Have a cover worthy of picking up. It should reach out and tickle someone’s curiosity, not look like it was put together on software from twenty years ago. Publishers can also be known for blazing through clients so fast that they produce less than par covers and no matter how loud you scream, theirs is the last word on the subject. If your publisher wants you to pay them to use your own art for a cover, PAY IT! Although I don’t believe that you should have to pay for your cover when they sign YOU to their contract, I know from experience that it is worth it to go with your gut and pay the money. If you are self-publishing, invest in a cover artist. Ask around for referrals from people you respect. It really does make all the difference. Unless you are experienced in making them, refrain from trying. Practice until another book comes out and you are that much better at it.
How many times have you read the story of a romantic encounter between two people that starts out good, then it gets pretty rocky and the girl leaves the man and he searches his soul and does anything to get her back? What about the mystery where a loved one is kidnapped, ransom is proposed and in the end, the police arrest the neighbor? Have you ever opened a book and known how it will end by the conclusion of the first chapter? Don’t be that transparent author. Put on that thinking cap and surprise your reader!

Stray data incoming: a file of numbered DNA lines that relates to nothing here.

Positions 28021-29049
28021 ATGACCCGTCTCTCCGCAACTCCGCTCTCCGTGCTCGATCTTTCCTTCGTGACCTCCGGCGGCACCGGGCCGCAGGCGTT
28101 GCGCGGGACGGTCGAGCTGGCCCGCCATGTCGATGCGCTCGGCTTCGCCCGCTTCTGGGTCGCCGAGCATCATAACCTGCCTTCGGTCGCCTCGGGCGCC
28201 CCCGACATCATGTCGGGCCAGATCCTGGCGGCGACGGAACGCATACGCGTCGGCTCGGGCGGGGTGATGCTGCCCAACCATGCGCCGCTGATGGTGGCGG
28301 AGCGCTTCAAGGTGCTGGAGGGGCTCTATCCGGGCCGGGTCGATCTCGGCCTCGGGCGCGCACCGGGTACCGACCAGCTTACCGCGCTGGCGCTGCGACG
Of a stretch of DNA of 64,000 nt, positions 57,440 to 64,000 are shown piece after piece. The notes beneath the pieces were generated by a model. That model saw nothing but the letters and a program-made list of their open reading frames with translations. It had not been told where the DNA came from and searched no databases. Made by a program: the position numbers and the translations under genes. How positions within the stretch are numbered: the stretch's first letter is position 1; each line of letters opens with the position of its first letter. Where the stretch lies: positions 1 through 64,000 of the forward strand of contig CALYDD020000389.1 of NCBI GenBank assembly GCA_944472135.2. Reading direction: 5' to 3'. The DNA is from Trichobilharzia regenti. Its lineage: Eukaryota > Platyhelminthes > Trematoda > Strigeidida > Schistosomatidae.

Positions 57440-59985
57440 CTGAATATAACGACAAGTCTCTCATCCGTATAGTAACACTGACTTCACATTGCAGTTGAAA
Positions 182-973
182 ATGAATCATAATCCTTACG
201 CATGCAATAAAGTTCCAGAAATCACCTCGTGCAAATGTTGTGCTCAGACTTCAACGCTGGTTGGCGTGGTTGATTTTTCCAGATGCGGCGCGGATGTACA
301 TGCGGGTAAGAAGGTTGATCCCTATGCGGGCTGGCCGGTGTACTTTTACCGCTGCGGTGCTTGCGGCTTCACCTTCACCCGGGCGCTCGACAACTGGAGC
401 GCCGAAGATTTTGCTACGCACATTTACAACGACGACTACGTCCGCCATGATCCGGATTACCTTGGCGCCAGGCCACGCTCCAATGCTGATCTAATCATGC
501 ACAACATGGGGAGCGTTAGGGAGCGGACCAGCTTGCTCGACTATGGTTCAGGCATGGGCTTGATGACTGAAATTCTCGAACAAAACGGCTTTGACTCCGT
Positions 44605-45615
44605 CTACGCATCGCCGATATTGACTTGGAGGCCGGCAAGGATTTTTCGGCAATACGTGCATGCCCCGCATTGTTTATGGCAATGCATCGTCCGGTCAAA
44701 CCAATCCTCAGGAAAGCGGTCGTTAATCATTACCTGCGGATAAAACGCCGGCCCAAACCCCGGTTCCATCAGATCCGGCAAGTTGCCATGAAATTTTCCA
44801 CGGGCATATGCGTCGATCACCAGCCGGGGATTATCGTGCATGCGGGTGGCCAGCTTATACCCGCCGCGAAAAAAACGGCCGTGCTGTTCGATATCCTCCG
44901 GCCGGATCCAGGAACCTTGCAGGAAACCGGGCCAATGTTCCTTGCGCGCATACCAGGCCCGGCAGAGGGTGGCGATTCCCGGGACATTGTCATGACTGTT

I go to websites all the time that have an interesting idea in a book, yet when you arrive at their blog, it is full of inappropriate language or comments that are unbecoming. Even sponsors in the sidebar can be offensive. I understand some genres having a particular theme going on, a horror book probably cares little about how they come across as it adds to the environment of their book. But to go on a site of a romance novelist or a nutrition counselor and find garbage content will make me decide against buying their book. If you want to be seen as a professional, you need to create the appearance that you are. If you need help with that, ask!
Do I consider myself a professional? I feel like I am just another person who does what they are passionate about. I write because I love it. Sometimes I write for my fans and what I think they will like to read. Sometimes I go for effect and twist things about to make them gasp in shock. I may not think I am a professional, but hearing feedback from my fans does make me feel important to them. Having a reader tell me that my characters feel like their best friends does make me feel like a professional.
In light of my seventh novel expected out in the next few months, I thought I might bring to light some of the points that authors miss. They are important to new readers so getting it right could be your ticket in…or out of the circle.
Here is a peek at my idea for my next cover of The Benevolent Light…